It’s no coincidence that water and wet not only have closely related meanings but also have similar spellings. Both words spring from the same prehistoric Indo-European root, *wed-, whose basic meaning was “water.”
Historical linguists have managed to reconstruct many Indo-European word stems based on *wed-. Part of the distinction between these forms has to do with their vowels; Indo-European often used such a change in vowels, or ablaut, between different forms of a word, just as English uses different vowels to express tense in irregular verbs such as write/wrote/written or give/gave/given. Additionally, Indo-European roots could take various suffixes to express shades of meaning.Thus water comes from the stem *wod-ōr, in which the vowel of wed- has shifted to o and a suffix has been added, while wet comes from the stem *wēd-o-, with a lengthened vowel and a different suffix. Still another vowel change (plus a suffix) turned *wed- into *ud-ōr . In the branch of Indo-European that eventually became Greek, this last stem remained nearly unchanged for thousands of years—hudōr means “water” in classical Greek. In turn hudōr is the source of nearly all the hydr- words in English having to do with water: hydrant, hydration, hydraulics, hydroelectric, hydrogen, and so on.
Nearly all. But not quite all. The hydra, a many-tentacled microscopic animal living in freshwater habitats, is named for the Hydra, a many-headed aquatic monster in Greek mythology. The Hydra’s name is indeed from the *wed- root, but it comes not from the stem *ud-ōr but from *ud-ro- or *ud-rā- , which had the basic meaning “water animal.” In the Germanic branch of Indo-European this stem eventually evolved into the English otter and various closely related cognate forms (“otter” is Otter in German, oddere in Danish, uttrar in Swedish), while in Latin the same stem acquired an l and became lutra—to this day Lutra lutra is the scientific name for the European otter. Apparently in some colloquial dialects of Latin lutra became modified even further, with the l becoming an n. By the time the dialect spoken in the Roman provinces of Hispania evolved into what we now know as Spanish, the word for “otter” in that language had become nutria. A few centuries later, Spanish explorers in South America applied the same word to some very large aquatic rodents they found there, even though those rather tubby, scrawny-tailed creatures were not much like otters at all aside from living in rivers and having furry coats. The rodents themselves have since become naturalized in the United States, and their name has likewise become naturalized into English; if you take a canoe out for a paddle in the marshes of southern Louisiana, you’re at least as likely to see a nutria as an otter. (You won’t see a hydra at all, unless you bring a microscope!)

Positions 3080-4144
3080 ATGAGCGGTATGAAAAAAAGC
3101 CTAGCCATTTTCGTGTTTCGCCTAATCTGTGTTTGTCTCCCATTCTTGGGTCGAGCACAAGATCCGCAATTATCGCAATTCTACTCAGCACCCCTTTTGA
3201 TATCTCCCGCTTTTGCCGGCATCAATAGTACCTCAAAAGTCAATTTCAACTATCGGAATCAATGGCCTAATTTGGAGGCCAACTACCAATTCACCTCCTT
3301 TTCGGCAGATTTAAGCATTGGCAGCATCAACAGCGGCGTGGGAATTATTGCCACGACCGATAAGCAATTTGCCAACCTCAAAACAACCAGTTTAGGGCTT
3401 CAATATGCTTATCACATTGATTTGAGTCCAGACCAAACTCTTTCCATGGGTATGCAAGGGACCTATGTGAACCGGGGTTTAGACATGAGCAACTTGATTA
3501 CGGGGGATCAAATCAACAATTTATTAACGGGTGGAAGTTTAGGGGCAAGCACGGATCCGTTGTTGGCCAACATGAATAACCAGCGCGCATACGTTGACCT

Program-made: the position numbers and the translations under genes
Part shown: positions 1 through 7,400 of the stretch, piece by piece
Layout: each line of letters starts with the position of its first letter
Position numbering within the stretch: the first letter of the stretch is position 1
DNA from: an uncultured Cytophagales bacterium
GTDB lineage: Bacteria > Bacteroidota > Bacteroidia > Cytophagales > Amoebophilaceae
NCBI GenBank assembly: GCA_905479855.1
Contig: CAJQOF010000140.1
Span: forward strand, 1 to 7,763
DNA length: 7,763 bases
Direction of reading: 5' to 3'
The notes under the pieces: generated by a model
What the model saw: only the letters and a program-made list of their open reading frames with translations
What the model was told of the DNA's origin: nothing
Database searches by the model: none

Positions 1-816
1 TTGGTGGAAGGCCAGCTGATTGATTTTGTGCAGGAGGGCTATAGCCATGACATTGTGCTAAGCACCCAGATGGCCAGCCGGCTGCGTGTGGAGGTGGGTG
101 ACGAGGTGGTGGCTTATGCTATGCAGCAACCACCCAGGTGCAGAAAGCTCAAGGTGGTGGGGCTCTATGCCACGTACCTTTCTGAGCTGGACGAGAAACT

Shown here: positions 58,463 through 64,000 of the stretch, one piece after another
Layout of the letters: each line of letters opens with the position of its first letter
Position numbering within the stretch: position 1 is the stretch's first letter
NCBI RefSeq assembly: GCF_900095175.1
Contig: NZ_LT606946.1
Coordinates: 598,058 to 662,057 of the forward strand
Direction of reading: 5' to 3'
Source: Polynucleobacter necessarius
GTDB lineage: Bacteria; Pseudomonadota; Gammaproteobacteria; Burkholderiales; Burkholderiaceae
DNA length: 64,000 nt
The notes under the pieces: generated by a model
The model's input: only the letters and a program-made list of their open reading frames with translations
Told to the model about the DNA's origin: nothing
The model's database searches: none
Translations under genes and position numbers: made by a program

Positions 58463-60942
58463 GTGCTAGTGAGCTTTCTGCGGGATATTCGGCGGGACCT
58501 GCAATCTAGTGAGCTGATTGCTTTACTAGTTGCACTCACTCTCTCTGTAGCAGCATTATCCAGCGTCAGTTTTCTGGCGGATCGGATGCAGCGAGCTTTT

*Here and in the dictionary, we use an asterisk to indicate that the root, stem, or word in question is not attested in any surviving documents but has been hypothetically reconstructed by linguists based on known forms and grammatical principles.
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